Monday, August 29, 2005

Tsugaru Dialect・津軽弁

When I told someone I met at the national orientation in Tokyo that I was going to Aomori, his comment was, 'All those years of studying Japanese wasted.' I looked at him strangely and he elaborated, 'your Japanese is really good, but they don't speak Japanese in Aomori. You won't be able to understand anyone.'
青森に来る前に、東京でJETプログラムの全体のオリエンテーションがありました。そこで会った人 に「青森県に行きます」と僕が言ったら、彼が「もったいないね。せっかく日本語が上手なのにね」と言いました。僕が変な表情をしたから、その次に彼が 「だって、青森では日本語が通用しないぞ。みんなが話していることは君には分からないだろうな」と説明しました。

That was a little bit of an exaggeration, but he wasn't totally wrong. Since coming here I have heard many conversations which I didn't understand. The only explanation that works is people are speaking Tsugaru-ben, of the dialect of this local district.

I personally learn languages by reading. I can hear something 50 times and still not remember it, but if I see it written once or twice, it will stay in my brain. That's why I think learning dialects is so difficult for me. I have lived in Akita for five years but because no one ever writes anything in Akita-ben, I can hardly understand it when my wife talks to her parents.
個人的に、僕は言語を読むことによって覚える人間です。ある言葉を50回 も聞いても、覚えることができませんけれども、同じことを1回か2回を読むと、頭に残ります。それが僕にとって方言が覚えにくい理由だと思います。秋田県 に5年間住んだのに、秋田弁で文書を書く人がいないから、家内が両親とおしゃべりしている時ほとんどは僕に通じません。

Generally speaking, the same is true here in Aomori. Everybody speaks it, but no one ever writes anything down in Tsugaru-ben. Or so I thought. This weekend on the way to an onsen in Kuroishi, I saw many signs by the side of the road. I asked my fluent-in-Akita-ben wife to read them but many she didn't understand.
ここの青森でも同じことです。皆が津軽弁で話しますが、だれも書くことがあり ません。どうやったら学べるでしょうと悩んでいました。しかし、この前の週末、黒石市の温泉に行く途中、津軽弁の看板をたくさん見ました。秋田弁が流暢に使え る家内に意味を聞きましたが、分からなかったものが多かったです。

So we took some photos and will try to interpret them below. The italics is what is written on the sign in Romaji; afterwords is an explanation. Thank you to the staff in my office for their language lesson!

① Zuppa do atta Yama no Kusa Toruna
'Zuppa' is local dialect for takusan (meaning a lot); the 'do' is a quotative 'to' with a local twist; atta is the past tense of aru (there is); Yama no Kusa is standard Japanese for mountain vegetation; Toruna too is standard command form meaning 'don't take'.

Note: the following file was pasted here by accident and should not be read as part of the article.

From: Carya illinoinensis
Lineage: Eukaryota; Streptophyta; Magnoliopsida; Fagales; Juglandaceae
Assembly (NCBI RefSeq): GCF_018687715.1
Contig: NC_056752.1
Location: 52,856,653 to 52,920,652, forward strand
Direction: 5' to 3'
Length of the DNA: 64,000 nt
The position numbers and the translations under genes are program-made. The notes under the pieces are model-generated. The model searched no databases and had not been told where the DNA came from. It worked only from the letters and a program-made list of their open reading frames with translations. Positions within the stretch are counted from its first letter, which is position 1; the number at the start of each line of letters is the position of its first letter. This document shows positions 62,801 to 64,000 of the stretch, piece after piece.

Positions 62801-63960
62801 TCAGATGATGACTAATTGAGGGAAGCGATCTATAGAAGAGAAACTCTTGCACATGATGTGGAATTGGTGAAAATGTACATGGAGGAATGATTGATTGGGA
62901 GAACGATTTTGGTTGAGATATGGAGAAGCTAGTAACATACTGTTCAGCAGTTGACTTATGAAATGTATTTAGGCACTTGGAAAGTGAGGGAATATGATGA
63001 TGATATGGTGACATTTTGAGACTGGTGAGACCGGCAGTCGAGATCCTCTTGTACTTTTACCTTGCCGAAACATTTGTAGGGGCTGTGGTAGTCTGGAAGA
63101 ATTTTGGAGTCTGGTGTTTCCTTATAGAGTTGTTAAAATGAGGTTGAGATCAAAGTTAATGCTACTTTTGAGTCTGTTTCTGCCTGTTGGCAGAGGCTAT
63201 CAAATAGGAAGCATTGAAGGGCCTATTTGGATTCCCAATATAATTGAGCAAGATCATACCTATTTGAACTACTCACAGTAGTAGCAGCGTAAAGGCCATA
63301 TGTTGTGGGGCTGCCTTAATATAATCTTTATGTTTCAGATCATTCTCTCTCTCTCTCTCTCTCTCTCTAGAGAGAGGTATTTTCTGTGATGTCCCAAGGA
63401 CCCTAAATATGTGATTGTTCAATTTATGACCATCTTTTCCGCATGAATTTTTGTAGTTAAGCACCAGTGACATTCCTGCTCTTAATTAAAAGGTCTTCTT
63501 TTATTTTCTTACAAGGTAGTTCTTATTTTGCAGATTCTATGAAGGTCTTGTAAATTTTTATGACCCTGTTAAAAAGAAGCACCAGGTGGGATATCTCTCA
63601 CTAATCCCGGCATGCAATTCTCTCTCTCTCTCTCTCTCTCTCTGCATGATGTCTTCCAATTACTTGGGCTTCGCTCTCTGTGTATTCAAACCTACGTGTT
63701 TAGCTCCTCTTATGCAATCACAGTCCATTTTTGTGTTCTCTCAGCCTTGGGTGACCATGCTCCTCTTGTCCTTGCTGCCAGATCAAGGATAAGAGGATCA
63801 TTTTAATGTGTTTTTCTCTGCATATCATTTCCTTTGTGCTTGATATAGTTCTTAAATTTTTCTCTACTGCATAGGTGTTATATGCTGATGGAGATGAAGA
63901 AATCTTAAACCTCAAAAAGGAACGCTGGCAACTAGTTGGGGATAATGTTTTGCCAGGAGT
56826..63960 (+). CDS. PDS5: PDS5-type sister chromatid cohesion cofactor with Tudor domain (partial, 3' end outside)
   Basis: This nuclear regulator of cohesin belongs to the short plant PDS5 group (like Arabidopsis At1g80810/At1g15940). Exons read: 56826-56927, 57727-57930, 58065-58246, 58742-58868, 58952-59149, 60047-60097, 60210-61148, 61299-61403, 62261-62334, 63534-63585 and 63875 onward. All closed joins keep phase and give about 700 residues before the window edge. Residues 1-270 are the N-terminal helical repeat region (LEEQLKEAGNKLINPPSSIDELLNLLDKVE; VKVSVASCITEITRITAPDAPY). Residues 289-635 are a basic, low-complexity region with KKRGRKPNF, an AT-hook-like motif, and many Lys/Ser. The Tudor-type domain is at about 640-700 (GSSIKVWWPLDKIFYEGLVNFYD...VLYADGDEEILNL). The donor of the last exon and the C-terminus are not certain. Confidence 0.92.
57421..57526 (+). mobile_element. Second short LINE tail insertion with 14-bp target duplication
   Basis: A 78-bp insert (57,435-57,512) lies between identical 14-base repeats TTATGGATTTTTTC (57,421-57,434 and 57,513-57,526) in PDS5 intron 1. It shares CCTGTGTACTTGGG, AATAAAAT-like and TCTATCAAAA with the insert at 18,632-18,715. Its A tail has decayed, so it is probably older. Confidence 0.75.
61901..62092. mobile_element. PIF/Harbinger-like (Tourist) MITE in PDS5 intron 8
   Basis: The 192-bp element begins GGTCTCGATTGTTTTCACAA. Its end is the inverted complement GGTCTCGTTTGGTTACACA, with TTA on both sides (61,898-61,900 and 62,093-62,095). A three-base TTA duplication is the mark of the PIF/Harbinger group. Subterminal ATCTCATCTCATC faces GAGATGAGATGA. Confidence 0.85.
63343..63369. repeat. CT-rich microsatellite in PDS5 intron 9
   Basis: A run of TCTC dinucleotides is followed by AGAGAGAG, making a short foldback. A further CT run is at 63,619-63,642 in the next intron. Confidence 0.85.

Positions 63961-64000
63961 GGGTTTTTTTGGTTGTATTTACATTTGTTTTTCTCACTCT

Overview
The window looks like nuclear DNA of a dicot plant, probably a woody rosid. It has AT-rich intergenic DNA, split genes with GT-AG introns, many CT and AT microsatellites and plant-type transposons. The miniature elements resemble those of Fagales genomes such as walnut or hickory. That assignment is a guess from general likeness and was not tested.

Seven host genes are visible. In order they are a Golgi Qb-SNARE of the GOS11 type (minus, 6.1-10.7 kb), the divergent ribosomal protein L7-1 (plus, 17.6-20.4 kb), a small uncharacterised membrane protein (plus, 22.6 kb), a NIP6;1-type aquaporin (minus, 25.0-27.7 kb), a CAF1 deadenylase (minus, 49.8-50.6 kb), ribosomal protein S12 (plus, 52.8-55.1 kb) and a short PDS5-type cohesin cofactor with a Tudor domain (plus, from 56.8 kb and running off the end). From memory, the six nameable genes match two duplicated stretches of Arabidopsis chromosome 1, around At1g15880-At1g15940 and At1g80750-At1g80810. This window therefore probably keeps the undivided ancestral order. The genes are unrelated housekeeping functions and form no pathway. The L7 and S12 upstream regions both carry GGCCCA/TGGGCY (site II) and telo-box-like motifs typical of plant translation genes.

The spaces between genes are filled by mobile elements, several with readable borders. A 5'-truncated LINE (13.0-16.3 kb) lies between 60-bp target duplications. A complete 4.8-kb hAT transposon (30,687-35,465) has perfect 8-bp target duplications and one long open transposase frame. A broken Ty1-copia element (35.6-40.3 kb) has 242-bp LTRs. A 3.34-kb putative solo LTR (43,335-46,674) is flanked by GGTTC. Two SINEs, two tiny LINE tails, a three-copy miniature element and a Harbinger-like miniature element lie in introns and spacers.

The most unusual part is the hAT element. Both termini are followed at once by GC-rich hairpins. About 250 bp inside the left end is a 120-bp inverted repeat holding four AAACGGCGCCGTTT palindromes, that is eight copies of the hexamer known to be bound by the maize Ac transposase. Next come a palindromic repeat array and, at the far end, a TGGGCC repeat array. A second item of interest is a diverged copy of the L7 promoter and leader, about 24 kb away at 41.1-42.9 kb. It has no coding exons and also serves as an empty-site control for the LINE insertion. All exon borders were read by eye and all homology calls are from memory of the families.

In total it means, "There were a lot of mountain vegetables, don't steal them."

② Ado mou Wanchika
Ado is Ato (after) with the local t sound changing to a d; mou is standard Japanese meaning still; wanchika is Tsugaru-ben for sukoshi (a little).
In total it means, "After Still a Little" or "Just a little further" to the onsen.

③ Yoge!! Fukasu na te
Yoge is Tsugaru-ben meaning 'hitsuyou ijou' (more than necessary); Fukasu is local dialect for 'to accelerate'; na, like toruna in ① is a negative command; the final te is an abbreviated quotative 'to itte' roughly meaning 'I said'.
In total it means, "Don't drive faster than necessary!

④ Sutara Sutara Do
Sutara sutara do is Tsugaru-ben equivalent to 'sassa to' (meaning 'quickly' or 'lightly'); the do is a quotative to.
It sign was probably directing people to not stop and enjoy the scenery too long, because it might cause a traffic accident on the very curvy road.

⑤ Dondaba sono Fubarigata
Dondaba doesn't have a good translation in standard Japanese but roughly translates as Oh, my god!; sono is standard Japanese for 'that'; Fubari is a root of 'fubaru', which is a dialect form of 'hipparu', which usually means to pull, but in this case means to drive: gata is a local pronunciation of 'kata', meaning 'way of'.
In total it means, "Oh my god, your driving!"

⑥ Sappado shita be
Sappado in standard Japanese would be 'sappari' (meaning 'clean' or 'refreshed'); shita is past tense of 'to do'; 'be' is the ubiquitous northern Tohoku dialect equivalent of standard Japanese's 'deshou' (meaning 'wasn't it').
In total it means, "You were able to be refreshed, weren't you?" (on a sign soon after leaving the hot spring bath).

This was very good practice for me. Hopefully you too learned something!!

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